CURE Epilepsy Award, Funded by the Isaiah Stone Foundation

Genetics Of Sudden Unexpected Death In Pediatrics And Hippocampal Pathology—A Novel Entity Linking SIDS And SUDC To Epilepsy

Annapurna Poduri, MD, MPH
Children’s Hospital Boston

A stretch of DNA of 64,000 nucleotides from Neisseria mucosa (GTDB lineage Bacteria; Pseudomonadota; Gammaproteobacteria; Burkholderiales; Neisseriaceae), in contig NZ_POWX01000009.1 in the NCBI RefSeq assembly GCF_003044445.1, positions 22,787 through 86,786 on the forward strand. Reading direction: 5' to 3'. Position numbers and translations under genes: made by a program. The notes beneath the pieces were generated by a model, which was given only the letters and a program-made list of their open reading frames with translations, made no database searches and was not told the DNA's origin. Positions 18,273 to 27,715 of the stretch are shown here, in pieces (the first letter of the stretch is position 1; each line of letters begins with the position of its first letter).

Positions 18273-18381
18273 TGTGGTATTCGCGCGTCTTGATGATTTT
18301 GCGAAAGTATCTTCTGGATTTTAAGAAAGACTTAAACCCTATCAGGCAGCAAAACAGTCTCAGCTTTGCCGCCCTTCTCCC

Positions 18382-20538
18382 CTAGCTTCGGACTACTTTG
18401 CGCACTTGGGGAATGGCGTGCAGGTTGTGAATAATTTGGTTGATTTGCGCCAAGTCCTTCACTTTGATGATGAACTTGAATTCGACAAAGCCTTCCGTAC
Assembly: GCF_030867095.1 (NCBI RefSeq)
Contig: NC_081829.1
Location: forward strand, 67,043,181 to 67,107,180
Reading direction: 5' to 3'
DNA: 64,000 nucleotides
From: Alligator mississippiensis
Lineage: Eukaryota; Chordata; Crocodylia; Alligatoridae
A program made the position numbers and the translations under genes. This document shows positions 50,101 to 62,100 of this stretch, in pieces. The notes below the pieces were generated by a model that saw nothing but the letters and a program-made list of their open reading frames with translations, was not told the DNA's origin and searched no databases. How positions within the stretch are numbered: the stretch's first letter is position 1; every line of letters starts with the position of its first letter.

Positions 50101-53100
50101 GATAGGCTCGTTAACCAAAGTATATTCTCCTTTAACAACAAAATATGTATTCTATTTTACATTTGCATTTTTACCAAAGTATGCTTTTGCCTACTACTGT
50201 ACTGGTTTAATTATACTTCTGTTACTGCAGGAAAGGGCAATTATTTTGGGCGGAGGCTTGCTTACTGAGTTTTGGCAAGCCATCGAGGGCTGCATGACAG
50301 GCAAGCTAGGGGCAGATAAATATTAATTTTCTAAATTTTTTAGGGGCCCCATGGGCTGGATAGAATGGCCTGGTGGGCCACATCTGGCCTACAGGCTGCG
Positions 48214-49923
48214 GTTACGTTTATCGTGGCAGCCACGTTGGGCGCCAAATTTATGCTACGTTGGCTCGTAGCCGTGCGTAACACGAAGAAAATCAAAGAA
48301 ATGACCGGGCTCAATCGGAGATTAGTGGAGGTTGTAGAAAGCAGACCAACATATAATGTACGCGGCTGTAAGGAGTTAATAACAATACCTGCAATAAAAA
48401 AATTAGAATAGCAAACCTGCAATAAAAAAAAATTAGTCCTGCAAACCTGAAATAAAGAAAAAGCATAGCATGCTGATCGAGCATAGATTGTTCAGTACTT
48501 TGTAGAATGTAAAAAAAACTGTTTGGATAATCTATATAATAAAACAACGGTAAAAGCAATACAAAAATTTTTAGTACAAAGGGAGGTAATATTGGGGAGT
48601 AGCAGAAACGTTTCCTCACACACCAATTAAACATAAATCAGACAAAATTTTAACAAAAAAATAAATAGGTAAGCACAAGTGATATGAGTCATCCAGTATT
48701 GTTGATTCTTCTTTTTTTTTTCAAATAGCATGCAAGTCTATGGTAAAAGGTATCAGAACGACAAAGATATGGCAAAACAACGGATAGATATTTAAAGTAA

Can genetics determine which children are at risk of sudden death? Sudden unexpected death in the young, which includes SIDS (Sudden Infant Death Syndrome), SUDEP (Sudden Unexpected Death in Epilepsy), and SUDC (Sudden Unexpected Death in Childhood), accounts for more deaths in the United States than all childhood cancers combined. The causes of death and how to identify those at risk remain largely unknown. Evidence suggests a biological link between SIDS, SUDEP, and SUDC. All display epilepsy-related defects in the hippocampus, a critical region of the brain involved in seizures, as well as a higher personal and familial rate of febrile seizures. The goal of this project is to find genes that underlie the hippocampal defects seen in each of these disorders, and thereby understand the biology of how SIDS, SUDEP, SUDC and febrile seizures are linked. This work may identify genetic and brain imaging biomarkers that can help determine who among children with febrile seizures, and their siblings, are at risk of death so that prevention strategies can be implemented.


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